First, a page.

I am familiar with the expression "had better" to be appropriate when giving advice to someone, but I see other versions as well.

How should I use the following:

  1. You better ...
  2. You are better ...
  3. You had better ...

What do we say when we want to make a recommendation to someone?

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If you are exhorting or mildly threatening someone, you would say "You had better."

"We use had better to refer to the present or the future, to talk about actions we think people should do or which are desirable in a specific situation. The verb form is always had, not have. We normally shorten it to ’d better in informal situations. It is followed by the infinitive without to:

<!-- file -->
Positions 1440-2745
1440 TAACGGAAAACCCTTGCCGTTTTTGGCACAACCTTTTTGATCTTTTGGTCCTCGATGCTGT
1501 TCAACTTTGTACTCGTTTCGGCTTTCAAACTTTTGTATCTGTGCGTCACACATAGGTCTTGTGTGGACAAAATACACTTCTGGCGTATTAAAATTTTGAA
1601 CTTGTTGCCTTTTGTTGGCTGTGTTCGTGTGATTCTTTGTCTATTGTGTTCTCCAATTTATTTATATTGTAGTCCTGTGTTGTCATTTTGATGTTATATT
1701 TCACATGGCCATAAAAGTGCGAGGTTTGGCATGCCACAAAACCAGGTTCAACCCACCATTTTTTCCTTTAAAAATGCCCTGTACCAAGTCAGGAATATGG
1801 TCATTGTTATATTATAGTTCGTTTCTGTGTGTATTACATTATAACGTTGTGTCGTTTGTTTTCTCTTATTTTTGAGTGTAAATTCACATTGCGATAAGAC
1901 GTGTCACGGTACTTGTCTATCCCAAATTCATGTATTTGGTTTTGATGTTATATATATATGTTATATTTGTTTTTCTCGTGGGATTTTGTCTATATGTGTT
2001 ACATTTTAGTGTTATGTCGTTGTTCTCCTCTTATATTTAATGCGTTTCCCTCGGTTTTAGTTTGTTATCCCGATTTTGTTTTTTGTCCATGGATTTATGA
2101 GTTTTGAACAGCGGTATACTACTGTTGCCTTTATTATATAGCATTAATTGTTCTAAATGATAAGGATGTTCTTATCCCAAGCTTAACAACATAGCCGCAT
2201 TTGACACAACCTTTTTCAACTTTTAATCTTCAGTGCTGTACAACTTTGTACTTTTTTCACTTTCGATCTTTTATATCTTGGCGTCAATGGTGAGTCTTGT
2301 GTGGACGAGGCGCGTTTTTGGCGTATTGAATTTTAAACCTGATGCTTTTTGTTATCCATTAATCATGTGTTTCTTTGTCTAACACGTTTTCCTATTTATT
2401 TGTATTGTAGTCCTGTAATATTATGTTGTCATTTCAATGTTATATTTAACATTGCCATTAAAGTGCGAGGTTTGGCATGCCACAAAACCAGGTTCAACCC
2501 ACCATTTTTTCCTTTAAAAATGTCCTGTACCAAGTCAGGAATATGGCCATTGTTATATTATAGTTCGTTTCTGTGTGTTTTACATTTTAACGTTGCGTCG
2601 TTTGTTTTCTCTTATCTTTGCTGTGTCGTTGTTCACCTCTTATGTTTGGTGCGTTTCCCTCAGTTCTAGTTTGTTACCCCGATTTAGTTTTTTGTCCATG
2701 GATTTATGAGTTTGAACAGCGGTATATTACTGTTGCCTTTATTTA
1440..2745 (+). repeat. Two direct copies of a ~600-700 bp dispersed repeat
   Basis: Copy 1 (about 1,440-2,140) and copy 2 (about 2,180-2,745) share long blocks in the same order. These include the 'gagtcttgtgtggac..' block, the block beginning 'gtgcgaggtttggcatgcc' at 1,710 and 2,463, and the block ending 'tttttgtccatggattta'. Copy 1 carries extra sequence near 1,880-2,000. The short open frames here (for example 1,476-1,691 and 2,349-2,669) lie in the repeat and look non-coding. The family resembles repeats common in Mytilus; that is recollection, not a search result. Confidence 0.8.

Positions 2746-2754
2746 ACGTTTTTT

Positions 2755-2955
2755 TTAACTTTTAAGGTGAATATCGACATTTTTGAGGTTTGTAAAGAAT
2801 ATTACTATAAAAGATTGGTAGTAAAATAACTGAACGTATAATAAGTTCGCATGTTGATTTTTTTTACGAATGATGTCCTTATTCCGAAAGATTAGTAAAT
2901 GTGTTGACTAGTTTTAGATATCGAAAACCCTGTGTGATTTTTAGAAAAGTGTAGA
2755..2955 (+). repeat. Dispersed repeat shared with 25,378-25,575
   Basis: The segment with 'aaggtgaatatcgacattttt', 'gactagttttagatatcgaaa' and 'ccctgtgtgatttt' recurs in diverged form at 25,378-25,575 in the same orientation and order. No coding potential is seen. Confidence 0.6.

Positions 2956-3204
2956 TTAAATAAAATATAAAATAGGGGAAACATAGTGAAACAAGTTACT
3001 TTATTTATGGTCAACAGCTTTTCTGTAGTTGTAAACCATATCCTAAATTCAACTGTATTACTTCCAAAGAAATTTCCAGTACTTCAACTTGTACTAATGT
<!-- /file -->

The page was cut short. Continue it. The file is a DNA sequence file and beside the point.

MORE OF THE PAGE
It’s five o’clock. I’d better go now before the traffic gets too bad."

Cambridge Dictionaries Online

  • Thanks. So we also use a bare infinitive after "has better", yes? And what about those other two ones please? – Franky Mar 29 '16 at 5:45

The formula normally is "You had better go home now". I hold the view that "had" is a subjunctive form, an indicative doesn't make any sense. And "had better" is always followed by a bare infinitive.

But as this "had" is a bit queer there is a tendency to drop "had" and say: You better go home now.

Your variant with "you are" is wrong.

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